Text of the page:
This article of civic faith is rooted in the astound­ing success of the racist pseudos­cience of eugen­ics. The early 20th century move­ment among eugen­i­cists to control repro­duc­tion and immig­ra­tion and to increase law-enforce­ment powers prom­ised that crime could virtu­ally be elim­in­ated by remov­ing or incar­cer­at­ing (or even ster­il­iz­ing) those with genet­ic­ally based “crim­inal traits.” The primary targets were immig­rants from east­ern and south­ern Europe, African Amer­ic­ans, and rural whites, all of whom were presumed to be crim­in­ally inclined based on hered­ity and race.

It was after immig­ra­tion was effect­ively cut off in 1924 that eugenic theory made Black communit­ies the cent­ral focus of punit­ive enforce­ment. The scan­dals asso­ci­ated with ster­il­iz­a­tion in the United States and elim­in­a­tion­ist prac­tices toward the disabled in Nazi Germany ulti­mately discred­ited eugen­ics as science.

But the belief that most seri­ous crime was caused by a danger­ous and devi­ant minor­ity survived. While the search for causes slipped from biology to soci­ology, the reli­ance on crim­inal records guar­an­teed that the eugenic era’s racial­ized think­ing about crime would continue. Today we are increas­ingly likely to rely on stat­ist­ical indic­at­ors driven by algorithms to identify the danger­ous, but advan­cing tech­no­logy erases rather than removes the racist legacies of this approach. We continue to believe that the people we currently jail after arrest, or those we imprison after convic­tion, were prop­erly selec­ted for their danger­ous­ness. This belief makes seri­ous efforts to end pretrial deten­tion or prolonged impris­on­ment a bridge too far for contem­por­ary politi­cians.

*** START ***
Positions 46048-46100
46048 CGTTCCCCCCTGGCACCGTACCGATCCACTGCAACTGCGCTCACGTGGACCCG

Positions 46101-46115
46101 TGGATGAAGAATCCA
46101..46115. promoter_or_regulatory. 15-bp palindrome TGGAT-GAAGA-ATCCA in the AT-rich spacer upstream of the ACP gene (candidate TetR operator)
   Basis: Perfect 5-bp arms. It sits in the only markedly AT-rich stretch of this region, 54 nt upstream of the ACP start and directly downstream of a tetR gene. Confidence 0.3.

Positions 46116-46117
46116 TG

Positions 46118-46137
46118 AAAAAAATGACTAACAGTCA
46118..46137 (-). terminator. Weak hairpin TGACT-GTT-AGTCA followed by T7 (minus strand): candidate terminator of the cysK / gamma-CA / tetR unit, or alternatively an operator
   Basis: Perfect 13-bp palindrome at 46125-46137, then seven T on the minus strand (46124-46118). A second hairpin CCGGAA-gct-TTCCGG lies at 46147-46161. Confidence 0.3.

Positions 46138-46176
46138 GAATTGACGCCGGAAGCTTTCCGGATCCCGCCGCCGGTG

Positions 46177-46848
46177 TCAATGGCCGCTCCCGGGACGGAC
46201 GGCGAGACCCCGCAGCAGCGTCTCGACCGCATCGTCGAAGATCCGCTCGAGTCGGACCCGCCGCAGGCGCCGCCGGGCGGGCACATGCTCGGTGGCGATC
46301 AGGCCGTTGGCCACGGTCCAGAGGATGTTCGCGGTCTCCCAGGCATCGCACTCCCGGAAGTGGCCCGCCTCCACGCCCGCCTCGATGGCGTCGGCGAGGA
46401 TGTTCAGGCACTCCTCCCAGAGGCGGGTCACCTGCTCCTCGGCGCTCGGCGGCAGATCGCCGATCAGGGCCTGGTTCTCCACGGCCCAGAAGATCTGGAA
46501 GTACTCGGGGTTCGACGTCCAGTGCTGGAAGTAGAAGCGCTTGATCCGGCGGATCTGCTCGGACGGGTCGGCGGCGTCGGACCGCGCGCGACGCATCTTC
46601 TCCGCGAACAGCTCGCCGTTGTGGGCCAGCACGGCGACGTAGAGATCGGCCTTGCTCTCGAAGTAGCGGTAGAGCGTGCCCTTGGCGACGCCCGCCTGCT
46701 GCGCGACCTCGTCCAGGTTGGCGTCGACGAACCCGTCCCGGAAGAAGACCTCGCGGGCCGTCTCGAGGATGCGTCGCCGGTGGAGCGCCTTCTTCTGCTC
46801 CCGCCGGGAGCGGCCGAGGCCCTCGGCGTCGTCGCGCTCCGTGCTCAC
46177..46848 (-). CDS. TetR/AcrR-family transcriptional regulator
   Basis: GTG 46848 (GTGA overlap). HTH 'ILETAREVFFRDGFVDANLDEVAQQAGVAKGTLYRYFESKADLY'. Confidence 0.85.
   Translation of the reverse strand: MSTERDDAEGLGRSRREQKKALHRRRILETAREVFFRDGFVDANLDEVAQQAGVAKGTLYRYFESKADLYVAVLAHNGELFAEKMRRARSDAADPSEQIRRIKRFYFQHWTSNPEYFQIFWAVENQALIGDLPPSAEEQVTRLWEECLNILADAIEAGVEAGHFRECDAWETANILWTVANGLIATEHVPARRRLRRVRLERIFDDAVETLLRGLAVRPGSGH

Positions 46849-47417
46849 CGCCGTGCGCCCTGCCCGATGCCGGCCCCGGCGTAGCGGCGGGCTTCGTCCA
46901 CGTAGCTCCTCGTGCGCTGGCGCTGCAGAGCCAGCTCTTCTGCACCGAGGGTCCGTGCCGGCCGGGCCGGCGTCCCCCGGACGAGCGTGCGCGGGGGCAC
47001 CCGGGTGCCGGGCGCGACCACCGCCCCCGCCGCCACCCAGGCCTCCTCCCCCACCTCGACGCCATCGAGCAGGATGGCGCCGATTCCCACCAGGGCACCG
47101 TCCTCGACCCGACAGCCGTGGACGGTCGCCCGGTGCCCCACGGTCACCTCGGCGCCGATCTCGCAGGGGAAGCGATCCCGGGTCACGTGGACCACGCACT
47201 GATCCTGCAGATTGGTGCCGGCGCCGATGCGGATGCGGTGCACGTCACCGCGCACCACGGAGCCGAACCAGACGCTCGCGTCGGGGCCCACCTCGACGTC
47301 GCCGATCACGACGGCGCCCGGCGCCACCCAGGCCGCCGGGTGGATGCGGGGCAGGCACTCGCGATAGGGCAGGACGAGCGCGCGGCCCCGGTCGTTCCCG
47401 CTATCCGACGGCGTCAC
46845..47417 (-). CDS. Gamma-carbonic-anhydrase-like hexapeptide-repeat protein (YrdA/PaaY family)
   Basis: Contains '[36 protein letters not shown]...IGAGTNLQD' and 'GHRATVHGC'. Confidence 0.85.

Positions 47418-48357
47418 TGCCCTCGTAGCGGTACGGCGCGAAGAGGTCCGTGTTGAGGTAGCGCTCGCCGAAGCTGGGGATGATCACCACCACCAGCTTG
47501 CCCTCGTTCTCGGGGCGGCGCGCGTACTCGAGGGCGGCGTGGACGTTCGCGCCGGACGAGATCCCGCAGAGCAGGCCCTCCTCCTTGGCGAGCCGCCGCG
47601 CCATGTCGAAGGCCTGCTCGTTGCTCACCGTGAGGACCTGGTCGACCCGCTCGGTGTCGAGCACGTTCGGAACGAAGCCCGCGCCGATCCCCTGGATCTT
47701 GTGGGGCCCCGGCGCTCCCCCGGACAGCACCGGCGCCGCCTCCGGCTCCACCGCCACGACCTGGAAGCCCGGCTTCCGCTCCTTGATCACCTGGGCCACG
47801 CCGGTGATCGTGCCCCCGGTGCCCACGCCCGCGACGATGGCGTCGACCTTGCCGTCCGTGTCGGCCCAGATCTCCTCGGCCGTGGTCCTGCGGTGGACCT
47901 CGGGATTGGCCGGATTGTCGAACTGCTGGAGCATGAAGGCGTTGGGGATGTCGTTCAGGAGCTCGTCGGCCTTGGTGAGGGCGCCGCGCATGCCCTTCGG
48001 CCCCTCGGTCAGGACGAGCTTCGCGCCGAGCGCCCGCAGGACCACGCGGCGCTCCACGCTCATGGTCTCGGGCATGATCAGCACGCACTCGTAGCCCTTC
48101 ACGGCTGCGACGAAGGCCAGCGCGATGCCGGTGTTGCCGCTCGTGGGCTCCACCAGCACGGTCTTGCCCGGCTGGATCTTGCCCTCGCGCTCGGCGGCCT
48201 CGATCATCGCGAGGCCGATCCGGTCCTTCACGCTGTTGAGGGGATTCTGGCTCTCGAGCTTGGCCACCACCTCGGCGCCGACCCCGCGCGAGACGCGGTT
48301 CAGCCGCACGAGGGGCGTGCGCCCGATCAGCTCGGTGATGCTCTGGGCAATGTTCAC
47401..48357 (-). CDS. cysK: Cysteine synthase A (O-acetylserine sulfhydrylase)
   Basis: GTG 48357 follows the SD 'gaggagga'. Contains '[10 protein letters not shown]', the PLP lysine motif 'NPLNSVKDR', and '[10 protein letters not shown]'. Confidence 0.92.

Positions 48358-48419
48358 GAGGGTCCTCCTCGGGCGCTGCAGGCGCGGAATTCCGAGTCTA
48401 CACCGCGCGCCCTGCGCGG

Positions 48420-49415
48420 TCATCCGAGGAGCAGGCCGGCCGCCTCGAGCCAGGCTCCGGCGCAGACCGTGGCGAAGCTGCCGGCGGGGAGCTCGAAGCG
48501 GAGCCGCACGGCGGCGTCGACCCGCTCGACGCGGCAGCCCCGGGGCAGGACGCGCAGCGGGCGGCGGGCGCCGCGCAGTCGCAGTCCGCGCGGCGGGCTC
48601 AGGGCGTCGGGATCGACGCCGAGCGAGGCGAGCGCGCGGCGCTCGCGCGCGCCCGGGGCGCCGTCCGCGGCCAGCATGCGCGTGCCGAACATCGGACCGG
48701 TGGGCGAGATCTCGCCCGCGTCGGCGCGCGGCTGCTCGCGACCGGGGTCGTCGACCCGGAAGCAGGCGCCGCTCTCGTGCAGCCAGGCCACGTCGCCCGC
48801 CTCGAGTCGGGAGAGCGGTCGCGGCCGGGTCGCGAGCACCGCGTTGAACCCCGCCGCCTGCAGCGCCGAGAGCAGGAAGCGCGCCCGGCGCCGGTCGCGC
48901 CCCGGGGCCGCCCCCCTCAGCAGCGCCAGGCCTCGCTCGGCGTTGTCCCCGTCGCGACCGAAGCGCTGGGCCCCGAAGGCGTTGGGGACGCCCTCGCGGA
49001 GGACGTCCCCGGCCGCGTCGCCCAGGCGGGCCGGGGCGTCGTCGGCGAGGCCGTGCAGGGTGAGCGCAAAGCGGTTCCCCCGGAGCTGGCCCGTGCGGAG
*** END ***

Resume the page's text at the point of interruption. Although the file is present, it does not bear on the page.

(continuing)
By the 1970s, all of these myths were losing their cultural cred­ib­il­ity, demon­strated in seri­ous discus­sions of redu­cing reli­ance on impris­on­ment and recon­ceiv­ing the concept of public safety. By the end of the decade, however, a new campaign to address social instabil­ity through more poli­cing and impris­on­ment was ascend­ing. A new myth — that cleans­ing neigh­bor­hoods of likely offend­ers (“Broken Windows”) would save them from a tide of viol­ence and poverty — helped justify the largest increase in pris­ons and poli­cing in our history.

Our punit­ive past, however, need not doom us to a punit­ive future. The ideas that have become our civic faith need to be rein­ven­ted in light of our evolving commit­ment to decency and subjec­ted to the kind of exper­i­ment­a­tion and test­ing we demand from other aspects of govern­ment. Can account­ab­il­ity be honored in ways other than punish­ment? Can dignity and secur­ity be afforded to people by means other than wage labor? Can risk factors that increase the chances of people becom­ing involved in crim­inal conduct be recog­nized and redressed without labelling the people exposed as “danger­ous”? Can the govern­ment promote neigh­bor­hood effic­acy and morale without hound­ing the unhoused and hungry from our streets and parks? These are ques­tions that are too often treated as if we already knew the answer were “no” — a faith that’s past time to lose.

Jonathan Simon is the Lance Robbins Professor of Crim­inal Justice Law at UC Berke­ley.